An overview of the important technological and organization aspects of the carnelian bead industry that will be useful in developing interpretive models regarding the role of agate bead production in early urban societies.
Articles on technology and methods used in craft production among the ancient Indus Valley Civilization.
As part of his 1935-36 excavation report on Chanhudaro, Ernest Mackay has a section on "Paste Plaques and Cylinders," two types of objects that were made of the same material, and were found in large quantities and occurring together across the excavated area of Mound II. The material was "...white, porous...with a texture like a fine pumice but sufficiently friable to be scraped away easily with the finger nail."
Selected results of current research on specialized crafts at the early urban center of Harappa, Pakistan. Many crafts such as shell working, ceramics, and agate and glazed steatite bead making are represented form the earliest levels of the site and continue up to the final phase of prehistoric occupation.
This paper illustrates the different types of technology that was used for firing pottery and terracotta objects in the greater Indus region in the third milliennium B.C.E. Using excavation data from the Kachi Plain (Mehrgarh, Lal Shah and Naushoro), Harappa and Mohenjo-daro, Miller develops a classification for the range of firing structures and technologies.
This paper will summarize the available literature and recent discoveries on the production and use of metals by peoples of the Indus Valley,Tradition of Pakistan and Western India.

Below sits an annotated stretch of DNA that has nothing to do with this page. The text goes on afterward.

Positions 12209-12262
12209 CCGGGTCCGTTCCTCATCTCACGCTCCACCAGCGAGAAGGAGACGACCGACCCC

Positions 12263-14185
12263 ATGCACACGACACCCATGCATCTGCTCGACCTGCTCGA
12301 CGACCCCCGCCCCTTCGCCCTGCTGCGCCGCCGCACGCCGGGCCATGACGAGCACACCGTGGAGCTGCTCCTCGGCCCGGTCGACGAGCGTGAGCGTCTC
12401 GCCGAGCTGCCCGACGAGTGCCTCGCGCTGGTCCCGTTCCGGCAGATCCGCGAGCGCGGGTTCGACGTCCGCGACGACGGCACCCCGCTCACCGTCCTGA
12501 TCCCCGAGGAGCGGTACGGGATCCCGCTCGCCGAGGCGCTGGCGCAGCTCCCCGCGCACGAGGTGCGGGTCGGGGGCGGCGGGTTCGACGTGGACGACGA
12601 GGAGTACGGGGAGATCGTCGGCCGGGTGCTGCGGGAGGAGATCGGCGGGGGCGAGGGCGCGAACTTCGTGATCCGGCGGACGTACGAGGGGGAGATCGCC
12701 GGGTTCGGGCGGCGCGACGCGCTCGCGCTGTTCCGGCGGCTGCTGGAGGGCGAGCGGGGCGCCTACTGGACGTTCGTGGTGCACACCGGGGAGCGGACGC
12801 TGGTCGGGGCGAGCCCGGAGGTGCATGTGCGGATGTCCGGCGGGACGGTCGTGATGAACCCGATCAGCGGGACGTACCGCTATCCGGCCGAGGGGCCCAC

It is really nice in a paper to be able to speak both of what is happening now, at the cutting-edge of bead and shell-making Indus craftsmanship and continuing discoveries, and be able to relate each tradition back to its earliest appearance in the subcontinent and elsewhere.
Study of the excavated material combined with radiocarbon dates has made it possible to present a detailed chronology for the Harappa site and a more precise breakdown of the types of artifacts and architectural traditions associated with each major occupational period.
The author discusses how study of bead manufacture and the changing styles of beaded ornaments are important methods for investigating the social and economic development of Harappan society.
The large number and great variety of stone beads on the Bead TImeline make their origins and manufacture of special interest. Two factors define the process: the characteristics of the raw material being used; and the effort that a beadmaker wishes to expend.